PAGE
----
Don’t vacuum bulb debris because a standard vacuum will spread mercury-containing dust throughout the area and contaminate the vacuum. Ventilate the area and reduce the temperature. Wear protective equipment like goggles, coveralls and a dust mask.
Collect the waste material into an airtight container. Pat the area with the sticky side of tape. Wipe with a damp cloth. Finally, check with local authorities to see where hazardous waste may be properly disposed.
The only step the Maine DEP left off was the final one: Hope that you did a good enough cleanup so that you, your family and pets aren’t poisoned by any mercury inadvertently dispersed or missed.
This, of course, assumes that people are even aware that breaking CFLs entails special cleanup procedures.
The potentially hazardous CFL is being pushed by companies such as Wal-Mart, which wants to sell 100 million CFLs at five times the cost of incandescent bulbs during 2007, and, surprisingly, environmentalists.
It’s quite odd that environmentalists have embraced the CFL, which cannot now and will not in the foreseeable future be made without mercury. Given that there are about 4 billion lightbulb sockets in American households, we’re looking at the possibility of creating billions of hazardous waste sites such as the Bridges’ bedroom.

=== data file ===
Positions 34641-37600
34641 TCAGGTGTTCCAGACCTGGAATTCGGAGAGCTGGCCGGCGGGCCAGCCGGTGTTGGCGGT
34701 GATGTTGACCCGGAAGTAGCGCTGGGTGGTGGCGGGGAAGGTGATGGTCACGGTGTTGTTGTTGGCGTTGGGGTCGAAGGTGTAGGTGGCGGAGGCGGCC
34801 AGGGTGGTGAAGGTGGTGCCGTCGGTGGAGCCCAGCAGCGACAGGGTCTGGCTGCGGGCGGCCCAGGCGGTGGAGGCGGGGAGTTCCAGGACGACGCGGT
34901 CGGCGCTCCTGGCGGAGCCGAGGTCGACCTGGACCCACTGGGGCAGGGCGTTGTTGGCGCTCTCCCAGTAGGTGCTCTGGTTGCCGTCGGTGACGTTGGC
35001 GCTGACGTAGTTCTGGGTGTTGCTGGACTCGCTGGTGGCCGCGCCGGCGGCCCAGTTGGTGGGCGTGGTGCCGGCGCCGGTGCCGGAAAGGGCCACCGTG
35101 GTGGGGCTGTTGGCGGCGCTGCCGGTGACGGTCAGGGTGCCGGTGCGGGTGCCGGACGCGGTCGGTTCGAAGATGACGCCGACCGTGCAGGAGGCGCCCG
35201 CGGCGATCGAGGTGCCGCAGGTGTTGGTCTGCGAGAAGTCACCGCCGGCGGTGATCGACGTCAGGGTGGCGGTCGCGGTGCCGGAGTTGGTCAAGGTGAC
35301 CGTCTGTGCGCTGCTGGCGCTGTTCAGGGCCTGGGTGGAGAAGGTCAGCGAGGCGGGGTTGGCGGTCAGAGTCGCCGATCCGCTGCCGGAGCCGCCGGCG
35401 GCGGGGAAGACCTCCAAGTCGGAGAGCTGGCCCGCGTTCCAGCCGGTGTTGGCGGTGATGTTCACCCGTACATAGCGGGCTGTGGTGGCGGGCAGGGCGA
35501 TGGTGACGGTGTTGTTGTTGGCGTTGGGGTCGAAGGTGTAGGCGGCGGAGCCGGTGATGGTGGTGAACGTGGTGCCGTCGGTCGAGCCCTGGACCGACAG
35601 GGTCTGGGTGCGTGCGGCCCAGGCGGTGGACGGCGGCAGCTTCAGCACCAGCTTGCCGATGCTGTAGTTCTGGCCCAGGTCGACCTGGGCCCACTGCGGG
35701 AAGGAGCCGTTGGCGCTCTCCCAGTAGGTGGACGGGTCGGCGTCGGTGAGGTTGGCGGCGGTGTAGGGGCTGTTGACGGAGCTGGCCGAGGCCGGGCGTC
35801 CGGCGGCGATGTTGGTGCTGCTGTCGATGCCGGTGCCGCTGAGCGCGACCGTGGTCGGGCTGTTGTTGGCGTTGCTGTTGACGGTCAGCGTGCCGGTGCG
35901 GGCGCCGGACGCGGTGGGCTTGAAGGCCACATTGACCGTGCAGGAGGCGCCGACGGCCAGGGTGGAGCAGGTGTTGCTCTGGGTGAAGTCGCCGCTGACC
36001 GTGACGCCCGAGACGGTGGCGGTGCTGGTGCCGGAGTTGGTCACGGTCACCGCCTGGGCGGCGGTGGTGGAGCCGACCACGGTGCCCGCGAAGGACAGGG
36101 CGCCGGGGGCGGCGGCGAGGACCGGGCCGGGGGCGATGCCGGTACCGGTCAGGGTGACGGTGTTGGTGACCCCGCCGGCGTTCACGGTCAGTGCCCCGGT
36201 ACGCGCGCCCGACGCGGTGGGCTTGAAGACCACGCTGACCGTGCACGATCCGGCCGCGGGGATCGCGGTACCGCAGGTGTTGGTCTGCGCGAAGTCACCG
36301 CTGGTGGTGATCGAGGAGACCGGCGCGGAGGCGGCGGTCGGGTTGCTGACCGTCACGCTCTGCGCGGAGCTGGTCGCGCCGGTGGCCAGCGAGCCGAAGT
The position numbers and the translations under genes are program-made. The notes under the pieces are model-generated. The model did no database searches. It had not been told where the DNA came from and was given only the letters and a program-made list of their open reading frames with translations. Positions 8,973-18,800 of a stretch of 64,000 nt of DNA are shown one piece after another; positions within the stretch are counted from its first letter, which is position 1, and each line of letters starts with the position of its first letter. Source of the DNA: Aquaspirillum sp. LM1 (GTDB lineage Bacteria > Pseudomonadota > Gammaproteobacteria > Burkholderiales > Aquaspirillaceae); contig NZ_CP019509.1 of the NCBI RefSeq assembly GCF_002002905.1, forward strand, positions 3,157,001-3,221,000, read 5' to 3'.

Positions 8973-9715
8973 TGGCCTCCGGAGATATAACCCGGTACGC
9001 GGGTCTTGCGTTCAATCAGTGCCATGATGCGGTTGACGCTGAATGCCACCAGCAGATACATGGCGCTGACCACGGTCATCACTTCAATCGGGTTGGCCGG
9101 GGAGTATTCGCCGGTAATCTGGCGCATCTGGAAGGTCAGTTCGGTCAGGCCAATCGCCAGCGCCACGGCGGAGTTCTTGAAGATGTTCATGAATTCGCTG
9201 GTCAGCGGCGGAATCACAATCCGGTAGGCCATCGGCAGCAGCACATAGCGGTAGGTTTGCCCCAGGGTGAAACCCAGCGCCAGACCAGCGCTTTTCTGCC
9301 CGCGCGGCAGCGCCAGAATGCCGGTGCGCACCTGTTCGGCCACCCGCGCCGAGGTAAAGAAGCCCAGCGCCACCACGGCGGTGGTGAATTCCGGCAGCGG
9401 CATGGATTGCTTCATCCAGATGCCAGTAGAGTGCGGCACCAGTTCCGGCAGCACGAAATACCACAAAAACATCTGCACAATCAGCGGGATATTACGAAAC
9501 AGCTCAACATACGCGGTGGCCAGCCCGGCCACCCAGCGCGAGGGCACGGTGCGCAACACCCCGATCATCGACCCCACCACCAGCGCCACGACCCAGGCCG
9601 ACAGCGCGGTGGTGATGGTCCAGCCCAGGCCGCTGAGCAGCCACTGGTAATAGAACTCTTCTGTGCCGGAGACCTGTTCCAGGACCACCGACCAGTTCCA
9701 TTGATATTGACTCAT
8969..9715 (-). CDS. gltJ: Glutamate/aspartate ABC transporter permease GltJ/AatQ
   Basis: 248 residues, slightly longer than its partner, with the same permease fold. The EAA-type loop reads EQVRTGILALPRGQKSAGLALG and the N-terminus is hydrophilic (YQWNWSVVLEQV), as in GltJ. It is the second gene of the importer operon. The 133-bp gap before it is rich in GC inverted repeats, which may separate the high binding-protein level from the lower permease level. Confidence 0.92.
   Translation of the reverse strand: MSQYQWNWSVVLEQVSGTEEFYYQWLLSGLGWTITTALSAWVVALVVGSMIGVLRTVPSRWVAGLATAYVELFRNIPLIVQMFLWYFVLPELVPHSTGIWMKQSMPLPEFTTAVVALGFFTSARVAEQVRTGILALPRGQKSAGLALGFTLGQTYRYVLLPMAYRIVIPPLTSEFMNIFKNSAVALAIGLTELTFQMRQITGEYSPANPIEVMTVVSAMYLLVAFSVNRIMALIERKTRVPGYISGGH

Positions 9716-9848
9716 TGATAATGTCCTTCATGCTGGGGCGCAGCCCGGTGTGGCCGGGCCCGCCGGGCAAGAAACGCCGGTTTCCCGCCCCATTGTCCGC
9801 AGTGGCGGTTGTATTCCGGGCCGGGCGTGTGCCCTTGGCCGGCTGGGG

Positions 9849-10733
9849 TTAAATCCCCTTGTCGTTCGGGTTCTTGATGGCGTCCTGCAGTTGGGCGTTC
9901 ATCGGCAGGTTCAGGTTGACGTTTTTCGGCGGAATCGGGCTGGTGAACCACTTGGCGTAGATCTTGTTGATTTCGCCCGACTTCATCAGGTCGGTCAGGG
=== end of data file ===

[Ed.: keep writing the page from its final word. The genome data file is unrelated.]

Usually, environmentalists want hazardous materials out of, not in, our homes.
These are the same people who go berserk at the thought of mercury being emitted from power plants and the presence of mercury in seafood. Environmentalists have whipped up so much fear of mercury among the public that many local governments have even launched mercury thermometer exchange programs.
As the activist group Environmental Defense urges us to buy CFLs, it defines mercury on a separate part of its Web site as a “highly toxic heavy metal that can cause brain damage and learning disabilities in fetuses and children” and as “one of the most poisonous forms of pollution.”
Greenpeace also recommends CFLs while simultaneously bemoaning contamination caused by a mercury thermometer factory in India. But where are mercury-containing CFLs made? Not in the U.S., under strict environmental regulation. CFLs are made in India and China, where environmental standards are virtually non-existent.
And let’s not forget about the regulatory nightmare known as the Superfund law, the EPA regulatory program best known for requiring expensive but often needless cleanup of toxic waste sites, along with endless litigation over such cleanups.
We’ll eventually be disposing billions and billions of CFL mercury bombs. Much of the mercury from discarded and/or broken CFLs is bound to make its way into the environment and give rise to Superfund liability, which in the past has needlessly disrupted many lives, cost tens of billions of dollars and sent many businesses into bankruptcy.